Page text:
A randomized trial of an intervention to increase fruit and vegetable intake in curatively treated patients with early-stage head and neck cancer.
Sommaire de l'article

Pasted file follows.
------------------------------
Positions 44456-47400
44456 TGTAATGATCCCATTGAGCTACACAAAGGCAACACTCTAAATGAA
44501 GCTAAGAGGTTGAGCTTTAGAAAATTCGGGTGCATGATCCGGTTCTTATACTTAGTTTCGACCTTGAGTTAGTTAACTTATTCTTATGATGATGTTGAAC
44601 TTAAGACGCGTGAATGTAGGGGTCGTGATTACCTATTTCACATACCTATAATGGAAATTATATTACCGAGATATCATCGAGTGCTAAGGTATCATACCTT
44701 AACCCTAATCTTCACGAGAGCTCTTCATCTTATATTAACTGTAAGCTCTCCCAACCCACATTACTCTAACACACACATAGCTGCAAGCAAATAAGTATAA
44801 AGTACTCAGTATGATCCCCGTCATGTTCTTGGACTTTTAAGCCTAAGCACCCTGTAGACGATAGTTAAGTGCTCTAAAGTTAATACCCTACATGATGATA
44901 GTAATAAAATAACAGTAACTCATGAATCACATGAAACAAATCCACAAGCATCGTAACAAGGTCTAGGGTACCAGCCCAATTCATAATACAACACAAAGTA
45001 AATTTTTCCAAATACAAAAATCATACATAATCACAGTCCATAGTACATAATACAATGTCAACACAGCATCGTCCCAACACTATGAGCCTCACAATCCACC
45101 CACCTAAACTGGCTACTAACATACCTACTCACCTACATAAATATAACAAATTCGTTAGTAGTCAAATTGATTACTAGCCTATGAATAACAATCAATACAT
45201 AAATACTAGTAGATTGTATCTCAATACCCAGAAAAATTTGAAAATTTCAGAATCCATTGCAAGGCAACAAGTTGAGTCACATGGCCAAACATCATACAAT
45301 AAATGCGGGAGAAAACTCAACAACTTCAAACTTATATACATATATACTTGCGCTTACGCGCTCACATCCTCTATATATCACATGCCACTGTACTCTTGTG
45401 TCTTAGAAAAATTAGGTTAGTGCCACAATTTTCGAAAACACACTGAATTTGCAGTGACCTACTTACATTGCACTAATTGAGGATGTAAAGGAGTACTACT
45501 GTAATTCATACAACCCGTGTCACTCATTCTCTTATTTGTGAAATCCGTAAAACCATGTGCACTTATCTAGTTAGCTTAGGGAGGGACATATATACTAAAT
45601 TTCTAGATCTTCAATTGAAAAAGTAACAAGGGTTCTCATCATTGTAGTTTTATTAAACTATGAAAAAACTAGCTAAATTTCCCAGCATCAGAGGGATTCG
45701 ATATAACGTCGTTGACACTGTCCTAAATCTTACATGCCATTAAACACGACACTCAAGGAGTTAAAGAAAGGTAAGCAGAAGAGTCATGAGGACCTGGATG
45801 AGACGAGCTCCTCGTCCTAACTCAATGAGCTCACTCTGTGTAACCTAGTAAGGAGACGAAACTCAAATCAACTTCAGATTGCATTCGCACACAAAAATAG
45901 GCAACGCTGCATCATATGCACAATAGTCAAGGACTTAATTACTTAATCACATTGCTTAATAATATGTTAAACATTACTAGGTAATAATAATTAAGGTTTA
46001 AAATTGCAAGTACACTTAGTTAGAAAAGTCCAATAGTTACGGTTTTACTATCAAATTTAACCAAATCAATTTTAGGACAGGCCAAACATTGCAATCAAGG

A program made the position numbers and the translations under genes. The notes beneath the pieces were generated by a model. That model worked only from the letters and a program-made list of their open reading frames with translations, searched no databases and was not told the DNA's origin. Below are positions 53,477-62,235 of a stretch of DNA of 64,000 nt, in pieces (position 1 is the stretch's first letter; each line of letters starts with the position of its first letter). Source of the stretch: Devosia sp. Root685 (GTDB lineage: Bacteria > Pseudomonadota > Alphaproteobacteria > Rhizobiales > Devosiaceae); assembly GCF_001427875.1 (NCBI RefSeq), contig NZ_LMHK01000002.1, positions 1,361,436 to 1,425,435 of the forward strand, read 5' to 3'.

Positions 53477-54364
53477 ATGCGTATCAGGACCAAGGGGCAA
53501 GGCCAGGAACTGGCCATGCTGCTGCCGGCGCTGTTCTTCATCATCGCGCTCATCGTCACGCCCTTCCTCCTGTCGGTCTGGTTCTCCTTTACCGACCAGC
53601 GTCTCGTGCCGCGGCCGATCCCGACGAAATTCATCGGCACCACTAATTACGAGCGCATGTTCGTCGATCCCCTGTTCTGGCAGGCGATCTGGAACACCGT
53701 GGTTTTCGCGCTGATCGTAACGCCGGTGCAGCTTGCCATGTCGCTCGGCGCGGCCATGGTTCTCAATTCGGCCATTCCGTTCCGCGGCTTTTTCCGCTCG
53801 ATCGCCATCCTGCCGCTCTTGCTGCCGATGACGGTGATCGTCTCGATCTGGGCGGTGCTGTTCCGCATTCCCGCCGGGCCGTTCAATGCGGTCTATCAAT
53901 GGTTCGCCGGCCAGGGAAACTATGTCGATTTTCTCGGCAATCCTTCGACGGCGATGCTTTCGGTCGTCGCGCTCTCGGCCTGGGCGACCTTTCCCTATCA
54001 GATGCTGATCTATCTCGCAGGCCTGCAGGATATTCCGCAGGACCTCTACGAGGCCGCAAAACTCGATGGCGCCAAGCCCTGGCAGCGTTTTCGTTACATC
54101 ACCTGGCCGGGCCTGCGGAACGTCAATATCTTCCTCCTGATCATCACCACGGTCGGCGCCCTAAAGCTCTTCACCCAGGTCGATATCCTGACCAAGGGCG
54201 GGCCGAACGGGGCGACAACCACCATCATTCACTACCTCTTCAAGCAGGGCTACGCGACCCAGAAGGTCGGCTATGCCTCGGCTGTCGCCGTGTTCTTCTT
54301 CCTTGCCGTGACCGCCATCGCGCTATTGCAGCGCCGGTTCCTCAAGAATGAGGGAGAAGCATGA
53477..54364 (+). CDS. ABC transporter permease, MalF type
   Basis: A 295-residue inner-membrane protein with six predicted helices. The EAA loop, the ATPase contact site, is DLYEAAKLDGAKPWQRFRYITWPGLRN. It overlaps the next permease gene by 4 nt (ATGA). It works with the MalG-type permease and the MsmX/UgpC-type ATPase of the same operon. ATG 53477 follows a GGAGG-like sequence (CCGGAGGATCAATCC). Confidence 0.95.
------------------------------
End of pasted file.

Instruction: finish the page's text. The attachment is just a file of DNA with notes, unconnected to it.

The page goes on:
The leading cause of death in patients who have had curatively treated early-stage head and neck cancer is a second primary cancer of the upper aerodigestive tract (lung, esophagus, larynx, pharynx, and oral cavity cancers). Low fruit and vegetable intake has been associated with increased risk of primary head and neck cancer and the available data suggest that increasing intake following diagnosis may reduce the risk of a second primary cancer. The goal of this study was to develop and test an easily administered intervention to increase fruit and vegetable intake in these patients following diagnosis and treatment. The 6-month intervention was based on the Stage of Change model. Seventy-five early-stage head and neck cancer patients were randomized to either the intervention group or to the "blinded" control group, with diet change data available on 65 patients. Fruit and vegetable intake, assessed using a food frequency questionnaire, and plasma carotenoid concentrations were measured at baseline and at the end of the study period. The change in self-reported intake of fruit and vegetables (servings per day) over the study period was significantly greater (P = 0.009) in the intervention group (n = 35; +2.1) compared with the control group (n = 30; +0.5). Total plasma carotenoids, a biomarker of fruit and vegetable intake, increased by 70 nmol/L in the intervention group as compared with a reduction of 42 nmol/L in the control group, a relative difference of 12% (nonsignificant). An intervention that can be delivered in a physician's office resulted in a significant increase in intake of fruit and vegetables in early-stage head and neck cancer patients.